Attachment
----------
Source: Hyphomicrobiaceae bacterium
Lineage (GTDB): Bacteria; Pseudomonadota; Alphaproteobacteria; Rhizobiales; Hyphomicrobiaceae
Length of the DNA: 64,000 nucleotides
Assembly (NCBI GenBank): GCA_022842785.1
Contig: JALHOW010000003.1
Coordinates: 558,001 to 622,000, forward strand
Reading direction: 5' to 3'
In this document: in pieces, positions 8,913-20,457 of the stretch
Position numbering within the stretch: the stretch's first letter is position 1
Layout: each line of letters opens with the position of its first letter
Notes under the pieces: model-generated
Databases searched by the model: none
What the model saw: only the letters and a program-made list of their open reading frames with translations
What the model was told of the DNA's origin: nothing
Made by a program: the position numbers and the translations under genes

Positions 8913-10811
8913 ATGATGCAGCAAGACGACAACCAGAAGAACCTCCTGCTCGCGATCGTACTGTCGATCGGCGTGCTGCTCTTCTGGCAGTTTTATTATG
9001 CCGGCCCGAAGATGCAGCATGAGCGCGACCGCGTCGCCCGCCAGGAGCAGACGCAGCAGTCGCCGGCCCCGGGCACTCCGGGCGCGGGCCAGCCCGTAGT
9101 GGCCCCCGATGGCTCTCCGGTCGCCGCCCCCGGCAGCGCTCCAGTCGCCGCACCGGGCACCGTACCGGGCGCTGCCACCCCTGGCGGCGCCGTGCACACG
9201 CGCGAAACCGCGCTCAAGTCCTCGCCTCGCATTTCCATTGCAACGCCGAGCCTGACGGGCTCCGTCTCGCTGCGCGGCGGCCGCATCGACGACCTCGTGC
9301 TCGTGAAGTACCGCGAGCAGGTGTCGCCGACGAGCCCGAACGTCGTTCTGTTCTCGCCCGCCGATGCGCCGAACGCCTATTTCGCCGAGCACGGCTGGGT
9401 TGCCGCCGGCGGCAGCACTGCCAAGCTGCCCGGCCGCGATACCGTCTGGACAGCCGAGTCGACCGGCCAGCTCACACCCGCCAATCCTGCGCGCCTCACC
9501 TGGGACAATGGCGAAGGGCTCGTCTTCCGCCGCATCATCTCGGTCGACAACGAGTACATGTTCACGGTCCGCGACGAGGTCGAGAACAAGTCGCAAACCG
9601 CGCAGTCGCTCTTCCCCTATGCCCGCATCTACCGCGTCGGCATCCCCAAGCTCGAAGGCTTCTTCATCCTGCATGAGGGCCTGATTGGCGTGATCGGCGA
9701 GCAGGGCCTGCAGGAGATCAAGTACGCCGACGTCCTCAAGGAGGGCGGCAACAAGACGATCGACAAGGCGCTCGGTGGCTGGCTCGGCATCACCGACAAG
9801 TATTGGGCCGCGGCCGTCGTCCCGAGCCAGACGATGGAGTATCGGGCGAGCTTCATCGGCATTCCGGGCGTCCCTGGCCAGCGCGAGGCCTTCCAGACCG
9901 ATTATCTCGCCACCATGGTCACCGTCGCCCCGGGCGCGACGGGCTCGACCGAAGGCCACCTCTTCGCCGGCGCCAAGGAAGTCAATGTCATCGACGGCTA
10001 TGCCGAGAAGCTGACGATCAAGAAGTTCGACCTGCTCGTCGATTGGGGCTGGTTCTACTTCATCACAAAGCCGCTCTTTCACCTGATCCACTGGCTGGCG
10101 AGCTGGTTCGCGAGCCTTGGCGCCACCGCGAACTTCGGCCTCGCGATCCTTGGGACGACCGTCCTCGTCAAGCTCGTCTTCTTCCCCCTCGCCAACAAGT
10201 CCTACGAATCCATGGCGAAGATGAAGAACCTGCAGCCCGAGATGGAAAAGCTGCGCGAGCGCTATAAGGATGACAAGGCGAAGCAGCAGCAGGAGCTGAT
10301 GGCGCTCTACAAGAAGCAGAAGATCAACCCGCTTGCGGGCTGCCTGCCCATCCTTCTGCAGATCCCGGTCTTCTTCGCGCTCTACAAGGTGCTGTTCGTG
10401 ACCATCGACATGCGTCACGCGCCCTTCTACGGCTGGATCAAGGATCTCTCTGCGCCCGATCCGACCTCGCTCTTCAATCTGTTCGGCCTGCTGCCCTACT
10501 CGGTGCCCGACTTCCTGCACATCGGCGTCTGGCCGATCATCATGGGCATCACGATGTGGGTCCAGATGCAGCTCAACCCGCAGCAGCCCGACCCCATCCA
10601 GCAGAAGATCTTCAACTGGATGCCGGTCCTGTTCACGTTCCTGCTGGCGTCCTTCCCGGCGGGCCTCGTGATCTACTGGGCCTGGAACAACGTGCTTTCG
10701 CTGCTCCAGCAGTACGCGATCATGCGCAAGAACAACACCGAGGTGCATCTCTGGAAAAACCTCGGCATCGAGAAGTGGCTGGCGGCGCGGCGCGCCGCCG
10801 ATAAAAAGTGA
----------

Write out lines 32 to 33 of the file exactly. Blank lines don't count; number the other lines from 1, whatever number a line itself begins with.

10401 ACCATCGACATGCGTCACGCGCCCTTCTACGGCTGGATCAAGGATCTCTCTGCGCCCGATCCGACCTCGCTCTTCAATCTGTTCGGCCTGCTGCCCTACT
10501 CGGTGCCCGACTTCCTGCACATCGGCGTCTGGCCGATCATCATGGGCATCACGATGTGGGTCCAGATGCAGCTCAACCCGCAGCAGCCCGACCCCATCCA